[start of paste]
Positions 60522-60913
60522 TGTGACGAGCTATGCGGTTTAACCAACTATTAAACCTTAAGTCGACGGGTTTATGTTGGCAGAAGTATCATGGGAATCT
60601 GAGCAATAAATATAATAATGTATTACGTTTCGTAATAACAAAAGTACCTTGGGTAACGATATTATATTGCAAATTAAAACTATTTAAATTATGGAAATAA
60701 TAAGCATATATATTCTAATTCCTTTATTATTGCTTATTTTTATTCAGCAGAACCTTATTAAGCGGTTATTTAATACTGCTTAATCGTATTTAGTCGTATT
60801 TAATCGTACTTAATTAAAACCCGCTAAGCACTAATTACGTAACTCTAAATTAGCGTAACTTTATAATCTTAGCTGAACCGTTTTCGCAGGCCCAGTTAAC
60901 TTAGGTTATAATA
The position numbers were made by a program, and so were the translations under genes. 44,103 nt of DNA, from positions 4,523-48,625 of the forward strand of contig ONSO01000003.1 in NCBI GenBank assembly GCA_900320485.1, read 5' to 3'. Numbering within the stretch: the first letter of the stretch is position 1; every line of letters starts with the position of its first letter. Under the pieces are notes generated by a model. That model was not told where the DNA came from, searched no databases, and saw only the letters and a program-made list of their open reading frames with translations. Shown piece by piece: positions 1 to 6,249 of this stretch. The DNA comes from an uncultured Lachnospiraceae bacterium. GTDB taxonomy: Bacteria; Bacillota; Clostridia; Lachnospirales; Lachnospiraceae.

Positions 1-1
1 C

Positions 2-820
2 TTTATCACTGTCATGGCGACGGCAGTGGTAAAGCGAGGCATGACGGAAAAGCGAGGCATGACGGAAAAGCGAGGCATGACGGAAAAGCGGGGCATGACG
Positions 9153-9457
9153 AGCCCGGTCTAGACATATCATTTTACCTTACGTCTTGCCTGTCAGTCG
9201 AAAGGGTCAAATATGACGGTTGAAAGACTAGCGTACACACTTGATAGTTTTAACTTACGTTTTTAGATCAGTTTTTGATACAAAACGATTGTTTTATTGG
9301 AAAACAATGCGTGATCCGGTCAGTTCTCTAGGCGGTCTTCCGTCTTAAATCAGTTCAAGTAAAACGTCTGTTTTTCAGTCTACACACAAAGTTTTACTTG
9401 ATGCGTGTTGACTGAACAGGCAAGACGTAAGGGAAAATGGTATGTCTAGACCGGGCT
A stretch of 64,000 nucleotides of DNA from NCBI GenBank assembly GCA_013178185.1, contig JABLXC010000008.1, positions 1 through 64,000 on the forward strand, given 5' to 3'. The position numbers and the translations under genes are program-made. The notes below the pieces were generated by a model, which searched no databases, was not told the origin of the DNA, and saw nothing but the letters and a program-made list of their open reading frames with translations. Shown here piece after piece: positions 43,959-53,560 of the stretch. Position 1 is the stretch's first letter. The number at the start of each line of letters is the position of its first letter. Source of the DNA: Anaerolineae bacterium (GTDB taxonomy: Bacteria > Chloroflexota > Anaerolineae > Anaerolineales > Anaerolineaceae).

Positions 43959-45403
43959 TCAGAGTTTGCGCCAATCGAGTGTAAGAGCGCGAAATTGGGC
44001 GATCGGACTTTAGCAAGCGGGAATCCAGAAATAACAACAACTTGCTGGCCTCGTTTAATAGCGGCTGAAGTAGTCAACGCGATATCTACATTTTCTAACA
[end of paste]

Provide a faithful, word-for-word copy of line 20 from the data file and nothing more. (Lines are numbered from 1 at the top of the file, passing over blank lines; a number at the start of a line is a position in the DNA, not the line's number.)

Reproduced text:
44001 GATCGGACTTTAGCAAGCGGGAATCCAGAAATAACAACAACTTGCTGGCCTCGTTTAATAGCGGCTGAAGTAGTCAACGCGATATCTACATTTTCTAACA